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Tis The season 2011 The Lone Star Celebration Christmas Tree 2011 Celebrate the season and view the creativity of Texans from across the state. The Lone Star Celebration Christmas Tree is currently on display in the House Chamber and showcases the Texas-sized talent of constituents statewide. Members of the Texas House of Representatives were invited to decorate the 2011 Lone Star Celebration Christmas Tree with an ornament created in their district. This unique collection now hangs proudly on a native Texas tree celebrating the many facets of our nation’s second largest state, home to 25 million people. The following pages provide a closer look at these handcrafted treasures. Many ornaments have been received with still more to come. Ornaments are featured by district number. Should you need assistance, the link provided will help you find your representative and district number: http://www.house.state.tx.us/members/find-your-representative/. *** The Texas House of Representatives would like to thank the Texas Christmas Tree Growers Association for providing this 20 foot Virginia Pine from Elves Farm in Denison, Texas, and the five Fraser Firs placed throughout the Capitol Building from Evergreen Farms in Elgin, Texas, and Elves Farm in Denison, Texas. Representative George Lavender District 1 B right colors on this ornament represent the new businesses, people and opportunities in District 1. The colorful gems represent the light and sparkle of the surrounding communities and towns. Artists: Mrs. Berry's Kindergarten Class Nash Elementary School Representative Dan Flynn District 2 T his ornament was painted by a young resident of District 2 who recently became an American citizen, and has embraced the country’s Judeo-Christian heritage through art. Artist: Dmitry Federov Wills Point High School Representative Erwin Cain District 3 D ecoupaged on this ornament are images of Paris, Texas, the "Second Largest Paris in the World." Images include Pyro the Dragon, the mascot of Paris Junior College, which has three campuses in Paris, Greenville and Sulphur Springs and boasts an enrollment of 4,000 students. Other Paris landmarks featured include the Chamber of Commerce/Plaza Art Gallery, the Trail de Paris, the Trolley de Paris, the Eiffel Tower and an architectural drawing of the Veteran's Memorial. Artist: Helen Bonham Short Plaza Art Guild Representative Lance Gooden District 4 Dogwood, pine trees and cotton bolls represent three of the many plants and trees that are abundant in Kaufman and Henderson Counties, an area with a tradition rich in agriculture and tourism. District 4's counties are considered the gateway to East Texas. Artist: Julie Cox Hamm Representative Leo Berman District 6 D istrict 6, specifically Smith County, is known for its Tyler Roses. In honor of these beautiful blooms, this ornament is surrounded by gilded red tissue paper roses. Artists: Elizabeth Schoenbrun, Sarah Osman, Kassidy Poole, Shelby Ridley, Tai Wasson, Lauren Evans, Anne Falconer, Haley Henson, Lexi Hossley and Lilley Lewis All Saints Episcopal School- 6th graders Representative David Simpson District 7 T his ornament depicts the bright, starry nights of District 7, and is painted in the style of Vincent van Gogh's Starry Night with the East Texas influence of oil derricks. Artist: Hannah Kutch White Oak High School Representative Byron Cook District 8 I t is said that Christ died on the branches of a Dogwood, a tree that is indigenous to the District 8 area. Painted on this ornament are images of a Dogwood blossom and Christ on the cross. The blossom is said to be like the cross with the red tip as a reminder of the blood Christ shed for our sins. The suns in the background represent the light of Jesus Christ in our lives and in our community. Artist: Luis Banuelos National Art Honor Society Representative Jim Pitts District 10 T his ornament depicts the historic courthouses in Ellis and Hill Counties, the two counties that comprise District 10. The ornament also is decorated with a cotton boll and a crepe myrtle bloom, both of which are commonly found in the area. Artist: Emily Oliver Representative Chuck Hopson District 11 T his ornament honors East Side Elementary in District 11, which was built in 1938 and is one of the oldest school buildings in Jacksonville, Texas. The Jacksonville Daily Progress newspaper makes up the background of the ornament, with photographs of the current school building and an image of the new building, which will be completed in August 2012, layered on top. This ornament reflects the anticipation of the new building and the beginning of a new chapter at East Side Elementary. Artist: East Side Elementary School Representative Rob Eissler District 15 T his ornament depicts the Lighting of the Doves, which is celebrated every year in The Woodlands and heralds the beginning of the holiday season. The doves remind the citizens of District 15 of the importance of peace in the world, especially during this special time of year. Artist: Donna Vadala Representative Brandon Creighton District 16 O n April 21, 2011, the City of Conroe, Montgomery County and the Friends of the Flag Foundation dedicated the Lone Star Monument and Historical Flag Park in Conroe to celebrate the 175th anniversary of the Battle of San Jacinto. This site will educate visitors about a crucial chapter in Texas history: the time when independence from Mexico was won and a new republic was established. In the center of the plaza stands a 14 foot tall bronze statue called "The Texian." Portrayed as a veteran of the Texas Revolution, he holds aloft the Lone Star Flag, the striking banner that became the national flag of Texas in 1839. The sculpture was created by the award- winning Conroe artist Craig Campobella, and ''The Texian'' was painted on this ornament to honor the landmark that was established in Conroe that day. Artist: Lois Blackburne Friends of the Flag Foundation Representative Tim Kleinschmidt District 17 T his ornament celebrates the different counties of District 17. The background is painted gray, with the county names written in gold and silver glitter around the top. Artist: Lexington High School Art Department Representative John Otto District 18 T his ornament depicts the city of Liberty's Liberty Bell, the only true replica of the original Liberty Bell in Philadelphia as it was first cast, notably without the famous crack. It weighs 2,016 pounds and was made at the Whitechapel Bell Foundry in London in 1960, and presented as a gift to the citizens of Liberty, Texas, by sisters Sally and Nadine Woods. A bell tower was constructed at the Geraldine D. Humphreys Cultural Center and a ringing dedication held on April 24, 1976, in honor of the 200th anniversary of our nation's founding. The bell tolls on numerous historical and special occasions each year. Artist: Janice Bodenhamer Liberty Art League Representative Charles Schwertner District 20 T his ornament depicts a western theme with bluebonnets, a longhorn and a barn, as well as a cowboy riding a horse. Its artwork was inspired by the beautiful landscape of Georgetown, Texas, in District 20. Artist: Alonzo Olivas Representative Allan Ritter District 21 A s a tribute to the heritage of Nederland, Texas, settled by immigrants from Holland in 1898, citizens of the city erected an exact replica of a Dutch windmill. The Nederland Dutch Windmill is located on Boston Avenue in District 21 and includes a museum to honor the city’s Dutch settlers. Artist: Abbey Montalvo (age 11) Granddaughter of Representative Allan Ritter Representative Larry Taylor District 24 I nside this ornament are two paintings, one representing the marine recreation areas of District 24, and the other representing the gazebos and local parks which are the hubs of family and community life in the district. Artist: Jackie Liddell Representative Dennis Bonnen District 25 T his ornament illustrates the history of District 25 during the days of the Republic. The items depicted include the Stephen F. Austin Statue in Angleton, the first capitol building in Columbia, and the Yellow Stone sidewheeler steamboat used in the Brazos River by Sam Houston, which also transported General Santa Anna from San Jacinto to Velasco. The slogan for the area, ''Where Texas Began,” also is included. Artist: Harry Sargent Brazosport Art League Representative Charlie Howard District 26 T he items featured on this ornament represent some of Sugar Land's most historic icons. Sugar Land, located in District 26, is known for its beautiful landscape and the Imperial Sugar factory for which the city was named. Artist: Kim Nguyen William P. Clements High School Representative John Zerwas District 28 T he Brookwood Community is a God-centered, non-profit, educational, residential and entrepreneurial community for adults with special needs in District 28, whose hand-painted bluebonnet and Texas flag products are featured in the Bob Bullock Texas State History Museum gift shop. Brookwood is also known for its beautiful poinsettias; their horticulture department has grown 42,000 plants for the 2011 Holiday season. Artist: The Brookwood Community Representative Randy Weber District 29 T his ornament features the Santa Fe Railroad, longhorn cattle, an oil derrick and coastal shells, all of which are familiar sights to the residents of District 29. Artist: Gay Paratore Art Alliance Center of Clear Lake Representative Ryan Guillen District 31 T his ornament represents Falcon Lake on the Rio Grande River, which connects all of District 31's counties. Roma, Texas, is home to one of the region's many birding centers, where visitors may view the diverse migratory birds of the area. The ornament also features an ebony tree and a collection of the district’s most popular birds, including the Green Jay, Scarlet Tanager, Great Egret, Cardinal and the Audubon's Oriole. Artists: Hector Ochoa, Alexia Barrera, Jessica Moreno, Vivian Cortez, Michelle Garcia and Monica Gillette (Teacher) Roma High School Art Club Representative Todd Hunter District 32 T he fisherman, surfer and cowboy pictured on this ornament are representative of the people and activities that can be found in District 32. Artist: James Arturo Nephew of Representative Todd Hunter Representative Connie Scott District 34 T his ornament represents the economic and environmental jewels of the Coastal Bend. Artist: Ruben Toscano Representative Sergio Muñoz, Jr. District 36 T his ornament features the cities that comprise District 36, as well as historic landmarks found within the region. These features are what make the district unique and special; each depicts a distinct part of the history of South Texas. Artists: District Office Staff Representative Sergio Muñoz, Jr. Representative Armando Martinez District 39 T his ornament is decoupaged with pages from Scripture that tell of Christ's birth and proclaim, ''Joy to the World.'' It is adorned with hand-painted images representative of District 39, including palm trees, citrus and one of the many species of birds found in the area. Artist: Sarah Cuadra Representative John Kuempel District 44 G reen pastures, rolling hills, Texas Bluebonnets, prickly pear cactus, barbed wired fences and live oak trees are featured in the beautiful rural landscapes of District 44. Artist: Shelley Henderson Representative Jason Isaac District 45 T his ornament depicts three things characteristic of District 45. First, the peach is a major commodity of Blanco County. Second, the Luling Watermelon Thump in Caldwell County is a major tourist attraction every year. Finally, the Balcones Escarpment in Hays County has created many unique caves, including the famous Wonder Cave in San Marcos. Artist: Carole Turner Representative Paul Workman District 47 T his ornament depicts today's view of the beautiful, growing city of Austin as seen from District 47. South Austin keeps its original serene feel by recognizing the importance of creativity, individuality and beautiful space. Artist: Aaron Darling Representative Mark Strama District 50 T he Christmas season is greatly anticipated at Kathy Caraway Elementary School in District 50! Artist: Haley Betron Kathy Caraway Elementary School Representative Eddie Rodriguez District 51 K nown as ''The Pride of the Eastside,” Eastside Memorial High School in Austin instills a great sense of community in District 51. This ornament was created by one of its students to honor the school's legacy. Artist: Jennifer Garza Eastside Memorial High School Representative Larry Gonzales District 52 T his ornament features the festive Christmas scenes in downtown Round Rock and Georgetown, the two major cities of District 52. Artist: Oscar Galvan Representative Jimmie Don Aycock District 54 In honor of District 54’s commitment to higher education, this ornament depicts the bell tower at Central Texas College and future buildings at Texas A&M University-Central Texas. Artist: Joe Fiddle Representative Charles "Doc" Anderson District 56 B luebonnets are featured on this ornament representing District 56, illustrating the natural beauty of the greater Waco area and the scenic byways of McLennan County. Artist: Auburn Sears Representative Marva Beck District 57 T his ornament represents the historic 1886 courthouse that stands in the heart of Leon County in Centerville, Texas, the home of Representative Marva Beck. Restored in 2007 to its Renaissance Revival style, the Leon County Courthouse is one of the oldest active courthouses in Texas. Various images of the courthouse square, including the Leon County Veterans Memorial, the 1913 jail and the 1887 jail, are decoupaged on the ornament. Embellishments of beading, rhinestones, handmade roses, paper tags, ribbons and an old skeleton key have been added to illustrate the vintage beauty of the courthouse. No visit is complete until one climbs the grand staircase to the second floor and steps back in time to the courtroom. “All rise, court is now in session.” Artists: Shelly Payne and Carole Dickey Representative Rob Orr District 58 T he education of all children is of the utmost importance. This ornament is presented in honor and appreciation of the elementary school teachers of Texas. Artist: Ashley Pirtle Frazier Elementary School Representative Sid Miller District 59 T his ornament, entitled "The Cattle Trails of Erath County," honors the cattlemen of District 59's Erath County who have endured a tough year due to the drought. The ornament is painted with glass paint and fired in a kiln, then outlined with gold paint to represent cattle trails. Artists: Bonnie Welch and Kay Marcum Representative Jim Keffer District 60 T his ornament was inspired by the prominence of turquoise in home décor. The inside of the ball is coated with glitter and the sides feature Texas cowboy boots. Paisley was hand-painted in red, gold, white and burnt orange. The brass greeting and bow complete the ornament, reflecting Texas colors and the spirit of District 60. Artists: James Brookhart and Cathi Ball Representative Larry Phillips District 62 T his ornament celebrates the arts in District 62. An abundance of visual and performing arts is available in Grayson and Fannin Counties, including many artist studios and galleries, an art center, a theater and a symphony. The Texas sign featured on this ornament is from the Texas Theater in Sherman; the theater no longer remains, but the sign is now on permanent display in the Bob Bullock Texas State History Museum in Austin. Artist: Missy Lamb Sofey-Andrews Sherman Art League Representative Tan Parker District 63 D istrict 63 represents very diverse rural and metropolitan communities. Whether commuting to a city job or driving cattle to a greener pasture, residents use many of the same roads and highways. This ornament includes a decoratively shredded map of the area, with highway and farm road signs that can be seen on district roads painted on the outside of the globe. Artist: Shadow Ridge Middle School Representative Myra Crownover District 64 F or this ornament, students of Ginnings Elementary School in District 64 created a color design of patterned beads on wire with a spiral twist. One string was hung inside to create interest. Artists: Julissa Carallero, Angela Vallejo, Damari Romero, Michelle Vidales, Emely Nava, Kimberly Maldonado, Wendy Pena, Natalia Camacho, Edith Quiroz and Kay Adamson (Teacher) Ginning Elementary Art Department Representative Burt Solomons District 65 T his ornament was created by a 5th grade member of the Annie Heads Rainwater Elementary Art Club in District 65. The design was inspired by the true meaning of Christmas, the birth of Jesus Christ. The scene depicts the city of Bethlehem, the star that guided the way and the words "Silent Night" from the favorite Christmas hymn. The colors red, white and blue represent both the Texas flag and the flag of the United States of America. Artist: Brady Sparkman Morgan Representative Van Taylor District 66 T his ornament illustrates the gift God gave humankind over 2,000 years ago, His son, while also expressing His love for each of us. Artist: Michelle Rusk Plano Children's Medical Clinic Representative Jerry Madden District 67 D istrict 67 is home to one of North Texas' signature events, the Plano Balloon Festival. With its long vistas, Plano is the perfect backdrop for this annual event, filling the skies with a colorful display of the many balloons taking to the air. This ornament, in the shape of a hot air balloon and decorated in the colors of the Texas flag, pays homage to this thrilling tradition. Artist: Rex Kare Collin College Representative Rick Hardcastle District 68 A century and a half ago, Kiowa, Comanche and Apache Indians roamed the north central region of Texas, including District 68. The area's Native American heritage is illustrated in this ornament by turquoise stones. The ornament is further decorated with small white flowers, which are Roadside Asters that grow wild along the roadsides and in the fields of the area. Encased in the ornament is wheat grown in Hardeman County, while crowning the top is a dear antler button made from a Young County deer antler. Artist: Anita Palmer Representative Ken Paxton District 70 This ornament illustrates the proclamation of the birth of Christ from the angels to the shepherds, as well as the journey of the three Wise Men. Artist: Tyler Butcher Prestonwood Christian Academy Representative Susan King District 71 T his is the third ornament in a series entitled "The Jewels of District 71…The People.” As a resident of District 71 and a West Texan, I am constantly in awe of God's gifts to us and all mankind. Encrusted with over 1000 Swarovski Crystals, the tri-paneled globe focuses on the birth and resurrection of Christ (red), the life source of rain and water (blue and green) and the constant hope and prayer for rain in dry but glorious West Texas (clear and blue). Artist: Representative Susan King Representative Drew Darby District 72 T his ornament celebrates District 72 and the year 1947, when Representative Drew Darby was born. Small vignettes from each rural community are depicted, along with a blue ’47 Chevy stepside shortwide taking a tour from town to town. Artist: Julie Raymond Representative Doug Miller District 73 T he official state music of Texas is western swing. Three historic venues for old western swing music are shown on the ornament: Gruene Hall, Freiheit Country Store and Luckenbach. This holiday season, may the happy memories from many years of western swing music come pouring forth from these Texas music halls. Artist: Jane Felts Mauldin Representative Marisa Marquez District 77 T his ornament is a representation of a 25-foot sculpture created by the ornament's artist and inspired by the University of Texas at El Paso’s (UTEP) iconic symbol of the pickaxe. The sculpture, called ''Mining Minds,'' acknowledges the school's investment in present and future technologies while paying homage to its origins in mining. The sculpture's binary code is based on an inspirational quote by UTEP President Dr. Diana Natalicio: ''Believe in yourself and in your dreams. Believe in UTEP and its aspirations. Share the dream!'' UTEP is located in the heart of District 77. Artist: Michael Clapper Representative Dee Margo District 78 T his ornament features cacti, the Franklin Mountains and the blue El Paso sky. The mountains are a prominent landmark in District 78, and the blooming cacti represent the district's desert ambience. Artist: Angelimarie Davila Rivera Chapin High School Representative Tracy King District 80 Representative Tryon Lewis District 81 T his ornament was designed by three students from Blackshear Elementary Magnet School, whose combined efforts represent the diverse culture of West Texas. The familiar symbols of a horse, livestock and oil derrick demonstrate the pride and commitment of the area’s residents to the Odessa community. Artists: Lionel Cabezuela, Bryce Walters and Dayana Ceniceros Representative Tom Craddick District 82 This ornament illustrates the natural beauty of District 82 and West Texas, including the colorful sunsets and cacti for which the region is known. Artist: Bonnie S. Johnson Representative Charles Perry District 83 T his ornament celebrates the West Texas evening landscape. Fall lends itself to explosive colors in District 83; photographers and painters come to the area to witness the vibrant colors. Artist: JoBeth Gilliam Representative John Frullo District 84 T his ornament reflects things for which the Lubbock area is known: its sandstorms, flatlands and the city’s most famous son, Buddy Holly. Lubbock is reflected in Mr. Holly's famous glasses, while the earpieces read "District 84" and "Not Fade Away," the name of one of Holly's most popular songs. Artists: Emily Brodbeck, Maria Hernandez, Josie Lawson and Bethany Rolan Lubbock High School Representative Jim Landtroop District 85 D ried sunflower seed, cotton seed, side oat, buffalo grass, cattail, milo, wheat and bluebonnet were placed inside this ornament for District 85. These items represent the dry ground, and the Lord’s faithfulness to us. “Jesus is in our hearts and we are in His hands.” Lauren Landtroop (6th grade), upon hearing the artist's intent Artist: Sally Gubser Plainview Christian Academy and High School Representative Walter "Four" Price District 87 T his ornament reflects the unique characteristics of District 87, along with each of the four seasons the district is fortunate to enjoy. The pheasant in the Sherman County winter scene represents an area known as the ''Pheasant Capital'' of Texas. The Bell V-22 Osprey Helicopter in the fall scene is often spotted flying above Potter County. The wind turbine in the spring scene provides a valuable source of energy for the state and dots the skyline throughout the district, including Carson County. The windmill in the summer scene represents the agriculture industry, which is a major source of the area’s heritage, like this one in Moore County. Artist: Darren Mooneyham Representative Warren Chisum District 88 T his ornament features several items of importance to District 88. One is the Canadian River Wagon Bridge, which was completed in 1916 and spans 3,255 feet. At the time, it was the longest metal truss structure west of the Mississippi and vital to serving local and regional transportation. Another is Engine 299, which was engineered by H.Y. Wilson in the 1900s and which ushered in a new way of life in Canadian, Texas. Also featured is the Women's Christian Temperance Union Building, which was built in 1902 and now serves as the Hemphill County Library. Lastly, a horse and cowboy are shown in honor of the group of cowboys responsible for the idea of public steer roping and horse-riding contests in 1888. Artist: Cara Dawn Macias Representative Jodie Laubenberg District 89 T his ornament depicts the horses, past and present, of District 89. The background features graphite sketches of wild horses in motion, with colorful depictions of the gentle horses as seen today layered on top. The two layers represent the idea that, although horses are powerful beings, they also are gentle and graceful, just like the people of this region when working together for the same cause. Artist: Emily Sinacola Representative Lon Burnam District 90 T his ornament celebrates the school and neighborhood pride of the Polytechnic Area in District 90, including T. A. Sims Elementary School in Fort Worth. Artists: Yessenia De La Cruz, Teryn Hallman, Tomas Moncayo, Angela Gavilan, Ramon Covarrubias and Cavan Crane (Teacher) Representative Kelly Hancock District 91 S afeHaven is an agency serving victims of domestic violence and their children in District 91. Purple is the color of domestic violence awareness, and the purple snowflakes represent all of the children served by SafeHaven: each one unique. The purple and silver ribbons represent the threads of hope offered to victims in the community by SafeHaven. Artists: Alvaro, Arianna, Arayana, Des'Tannae, Gregory, Marissa, Tanisha SafeHaven Children's Program Representative Todd Smith District 92 T he colors on this ornament represent the multiculturalism of District 92 and the idea that, even though its residents are from different parts of the world, they all are united. Artist: Rychland Martin-Horne Trinity High School Representative Todd Smith District 92 This ornament’s simple design reflects the easy-going feel of the Hurst Euless Bedford (HEB) area. Artist: Jazzmyn C. L.D. Bell High School Representative Barbara Nash District 93 D istrict 93 is the proud home of the Texas Rangers. This ornament was created to honor the Rangers' 2011 World Series performance. It is painted to resemble a baseball and includes actual fabric logos for the Rangers, Major League Baseball and the 2011 World Series. Artist: Spray Gleaves Representative Diane Patrick District 94 T his ornament depicts landmarks of the Arlington entertainment district, including Cowboys Stadium, Six Flags over Texas and Rangers Ballpark. Artist: David Burk Williams Elementary School Representative Marc Veasey District 95 T he ornament for District 95 celebrates the spirit of Sunrise-McMillian Elementary School in Fort Worth, Texas. Artist: Marsha French Sunrise-McMillian Elementary School Representative Bill Zedler District 96 This ornament includes images, logos and slogans for numerous points of interest and communities within District 96. Artist: Susan Wright Representative Mark Shelton District 97 D istrict 97 is home to Texas Christian University. This ornament celebrates the TCU spirit with a purple and white color scheme and the Horned Frog mascot. Go Frogs! Artist: Jenny Reitz Representative Vicki Truitt District 98 T he yellow rose depicted on this ornament represents the friendliness of the people of District 98. Artist: Lindsey Dunnagan Representative Eric Johnson District 100 D epicted on this ornament is the reindeer the children of District 100 are most hoping to see this Christmas: Rudolph! Artist: Krystal Brown Representative Cindy Burkett District 101 T his ornament celebrates the recording arts and sciences, Gospel music and the work of Representative Cindy and Mr. Mike Burkett, strong advocates of downtown Mesquite, Texas, as a revitalized cultural district. The burgundy purple mist paint that coats the background is an iconic color associated with the vintage guitars of the artist, Grammy Award Winner Art Greenhaw, a longtime resident of District 101. Also depicted on the ornament is a three-dimensional gospel scene celebrating the birth of Jesus. Artist: Art Greenhaw The Light Crust Doughboys Representative Stefani Carter District 102 E very snowflake is unique, as is every student in the Richardson Independent School District. Artists: Emily Cromwell and Edwin Chavez Richardson High School / Arts, Law and Science Magnet Representative Rafael Anchia District 103 P ainted on one side of this ornament is an image of Pegasus Villas, an historical building in District 103 that provides seniors with affordable housing and quality care. The winged horse Pegasus is painted on the opposite side. Artist: Gwen McGinnis (age 85) Representative Roberto Alonzo District 104 T his ornament represents the W. E. Greiner Exploratory Arts Academy and the love its students have for all things artistic. The academy proudly celebrates over 25 years of education in the arts and, as part of Oak Cliff's colorful artistic heritage, joins the famous Texas Theater and Bishop Arts District in enriching the lives of the residents of District 104 and the surrounding communities. Middle school students from Greiner have intense training in performing and visual arts. Many will continue that training into high school and beyond, while all of them will carry proud traditions of the arts throughout their lives. Artists: Katelyn Cook, Wendy Luna, Lorena Olide and JoAnna Henry (Teacher) W. E. Greiner Exploratory Arts Academy Representative Kenneth Sheets District 107 W hite Rock Lake, a central fixture in District 107, celebrated its centennial this year. The gilt interior of this ornament is reminiscent of the Art Deco style which can be found in the architecture around White Rock Lake. The dragonflies represent the abundant nature in the area; they zip around the lake's edge reflecting the lively energy of the surrounding community. Artist: Dawn Cleaves Representative Dan Branch District 108 A n icon of Dallas, the downtown skyline is a view most familiar to the people around it, including residents of District 108. The basic skyline silhouette on this ornament is composed of scraps from the Dallas Morning News, the main newspaper that keeps the community connected. Standing bold against a festive background, it is evident that Christmas is in the air! Artist: Allison Hall Representative Helen Giddings District 109 T his ornament celebrates cultural diversity. The definition of “diversity” in the dictionary is “variety,” and that is exactly what District 109 represents. As a people today, we celebrate the differences amongst us, but we know at the end of the day, we are all one people. Artist: Haley Parsa Booker T. Washington High School for the Performing and Visual Arts Representative Barbara Mallory Caraway District 110 T he ornament uses the theme of Rudolph the Red-Nosed Reindeer to represent diversity and perseverance, which are known throughout the District 110 area of Dallas County. The district includes the southern section of Dallas, including downtown, the Trinity River Audubon Park and A. Maceo Smith New Tech High School. Artist: Kirk Jackson Representative Angie Chen Button District 112 T his ornament celebrates the yellow rose of Texas. The outline of each rose is painted on the outside of the ornament, with yellow and white fabric inside to bring out the roses' vibrant colors. Artists: Laura Davila and Glory Bargainer Garland High School Art Club Representative Jim Jackson District 115 T he four different, festive colors of balls inside this ornament represent the four major cities of District 115: Addison, Carrollton, Coppell and Farmers Branch. Artist: Beverly Wagner Representative Trey Martinez Fischer District 116 T his ornament features Woodlawn Lake Park in District 116. The park, which is over 100 years old, includes a lake with a tall lighthouse in the center. The park area recently has been revitalized with beautiful landscaping and a paved running track. Woodlawn Lake Park is a favorite gathering place to have picnics, exercise, fly kites, ride a bike and feed the ducks. Artists: Megan Herrera (8th Grade) and Monica Brooks (Teacher) Longfellow Middle School Representative Joe Farias District 118 D epicted on this ornament are Mission San Francisco de la Espada and Mission San Juan Capistrano, located in District 118 in San Antonio, Texas. The missions’ silhouettes are shown during sunset to reflect the importance of these gems, essential to both San Antonio and Texas history. The five-pointed Lone Star and the five trees between the missions represent the five missions still in existence. The scallops on top were inspired by the arch cutouts from the building itself. Artist: Ryan Cano Representative Ruth Jones McClendon District 120 T his ornament is painted orange and green in honor of Sam Houston High School’s official colors; a swirl design represents the school mascot, the Hurricanes. Depicted around the bottom of the ornament is the skyline of District 120 in San Antonio. Artists: Jayda Ratcliff, Shaquida Noble and Jennifer Bieniek (Teacher) Sam Houston High School Speaker Joe Straus District 121 N o matter where your travels take you within District 121, you can always see the magnificent San Antonio skyline in the distance. San Antonio is full of culture and history and is famous for the Alamo and the Tower of the Americas. During the holidays, the city erects a huge Christmas tree full of lights and holiday spirit in front of the Alamo. Artist: Lisa Mittler Johnson High School Representative Patricia Harless District 126 A replica of the painting Girl with a Pearl Earring by Johannes Vermeer was featured on the cover of the gala invitation for the Pearl Fincher Museum of Fine Arts' grand opening in Spring, Texas, in 2008. This painting, while not owned by the museum, has become the symbol of the great love District 126 possesses for "The Pearl." The PFMFA is one of the greatest gifts to the community and proudly bears the name of Representative Patricia Harless's mother -- Pearl Fincher. Artist: Jennifer J. Novak The Pearl Fincher Museum of Fine Arts Representative Dan Huberty District 127 T he making and sharing of cupcakes are among the artist's favorite things. In a similar manner, the holidays are about giving and sharing. This ornament represents a Christmas cupcake to be shared by District 127 with all of Texas. Artist: Heidi Klosterboer (age 9) Representative Wayne Smith District 128 T he background of this ornament consists of images of refineries, which formed the basis of District 128 and the surrounding areas’ establishment and growth. The ornament also features images of other district landmarks, such as the Fred Hartman Bridge, the longest cable-stay bridge in Texas, the Lee College logo and Goose Creek. The red and black ribbons represent Goose Creek Memorial High School, which is Goose Creek CISD's newest high school. Artists: Kelley Ellis's AP Art Class Goose Creek Memorial High School Representative Allen Fletcher District 130 T his ornament, entitled “Santa’s Elves,” features images of Santa’s workshop and illustrates the importance of the Christmas spirit. d Artist: Michael Gautier eek Representative Alma Allen District 131 D istrict 131 is filled with families of different races, nationalities and religious affiliations. This ornament speaks to the issue of peace among our diverse communities because, even in the midst of turbulent times, Texans show neighborly love and kindness. Artist: Maya Imani Watson Representative Bill Callegari District 132 T his ornament is an homage to the beautiful natural resources of District 132. It is decorated with dyed Texas moss, yellow roses, bluebonnets, pecans and a shining gold mosaic Lone Star. Artist: Carol Adams Representative Jim Murphy District 133 T he warm colors featured on this ornament are representative of the friendliness of southwestern Harris County. The pinecones represent the beautiful buffalo bayou that runs through District 133, as well as the large amount of green space and trails enjoyed by its residents. Artist: Dr. Kathleen Murphy Representative Sarah Davis District 134 T his ornament includes symbols for Rice University, Memorial Park and the Texas Medical Center, all of which are important institutions of recreation, education and industry in District 134. Artist: Evan Oubre (age 12) Representative Dwayne Bohac District 138 T his ornament represents two things: love and the breast cancer movement. The latter is illustrated with the colors pink and white, the pink ribbon symbol and the stars that signify hope and faith. The former is depicted with paper birds showing love everlasting as the white bird on the outside of the ornament protects the pink bird on the inside. Artist: Lucy Nguyen Spring Woods High School Art Program Representative Senfronia Thompson District 141 The jewels and abstract design of this ornament symbolize the growing community and spirit of legacy found in District 141. Artist: Tiffany Robinson Forest Brook Middle School Representative Ken Legler District 144 T he ornament depicts a space shuttle in orbit around Earth, whose continents are beautifully represented by hundreds of glass beads. A gleaming star locates Houston in honor of the many men and women who worked so hard over the years to make the United States Human Space Flight program a great success. Artist: Monica Luque Thomas San Jacinto College - Central Campus Representative Jessica Farrar District 148 T his ornament features paw prints representing our four-legged friends in need of forever homes. Artist: Sarah Melecki Representative Debbie Riddle District 150 T he artist was selected by her art teacher to design District 150's ornament, which she illustrated with a traditional design of a Christmas poinsettia on a blue background. Bells and ribbons were included to add to the merriment of the season. Carl Wunsche Sr. High School is a unique career academy that has received international recognition. Artist: Taylor Ransom Carl Wunsche Sr. High School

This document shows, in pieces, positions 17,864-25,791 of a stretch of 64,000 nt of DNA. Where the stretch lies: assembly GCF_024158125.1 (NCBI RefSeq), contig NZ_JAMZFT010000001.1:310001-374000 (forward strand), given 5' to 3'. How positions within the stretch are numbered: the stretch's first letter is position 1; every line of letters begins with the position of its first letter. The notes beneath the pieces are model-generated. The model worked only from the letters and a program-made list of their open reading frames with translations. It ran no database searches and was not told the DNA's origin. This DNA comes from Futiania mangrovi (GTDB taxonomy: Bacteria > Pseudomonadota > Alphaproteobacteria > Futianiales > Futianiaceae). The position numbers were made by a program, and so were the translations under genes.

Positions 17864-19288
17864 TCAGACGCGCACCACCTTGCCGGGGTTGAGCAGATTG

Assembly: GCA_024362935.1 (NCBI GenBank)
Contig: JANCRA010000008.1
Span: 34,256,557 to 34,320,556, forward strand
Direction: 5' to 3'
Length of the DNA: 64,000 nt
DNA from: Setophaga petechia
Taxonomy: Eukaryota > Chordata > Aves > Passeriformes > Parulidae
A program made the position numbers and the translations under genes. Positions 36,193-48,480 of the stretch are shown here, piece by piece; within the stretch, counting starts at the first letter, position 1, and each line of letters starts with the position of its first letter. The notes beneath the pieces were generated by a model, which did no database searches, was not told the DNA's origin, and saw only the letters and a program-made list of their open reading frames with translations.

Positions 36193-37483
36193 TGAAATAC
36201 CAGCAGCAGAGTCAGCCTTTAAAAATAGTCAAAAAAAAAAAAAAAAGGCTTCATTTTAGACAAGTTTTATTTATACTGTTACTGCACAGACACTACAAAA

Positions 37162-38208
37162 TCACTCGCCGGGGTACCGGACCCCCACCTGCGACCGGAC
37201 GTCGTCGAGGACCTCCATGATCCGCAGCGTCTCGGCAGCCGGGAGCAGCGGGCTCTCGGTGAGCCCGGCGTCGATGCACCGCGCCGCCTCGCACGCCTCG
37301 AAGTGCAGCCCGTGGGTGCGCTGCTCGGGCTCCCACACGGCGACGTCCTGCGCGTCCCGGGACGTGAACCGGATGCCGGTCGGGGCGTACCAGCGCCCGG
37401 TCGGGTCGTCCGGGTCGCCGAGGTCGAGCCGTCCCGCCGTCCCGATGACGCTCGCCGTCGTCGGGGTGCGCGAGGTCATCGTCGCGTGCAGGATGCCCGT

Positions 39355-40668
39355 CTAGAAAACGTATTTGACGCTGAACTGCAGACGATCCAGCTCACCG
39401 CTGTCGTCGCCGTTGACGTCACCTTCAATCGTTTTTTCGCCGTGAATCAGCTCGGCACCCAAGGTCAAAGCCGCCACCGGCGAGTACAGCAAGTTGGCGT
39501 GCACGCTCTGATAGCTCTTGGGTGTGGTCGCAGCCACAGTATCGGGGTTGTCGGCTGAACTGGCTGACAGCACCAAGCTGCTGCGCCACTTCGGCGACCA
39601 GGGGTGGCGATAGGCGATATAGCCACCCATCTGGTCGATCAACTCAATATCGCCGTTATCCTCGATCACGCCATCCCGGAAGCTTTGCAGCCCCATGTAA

"Tis The season"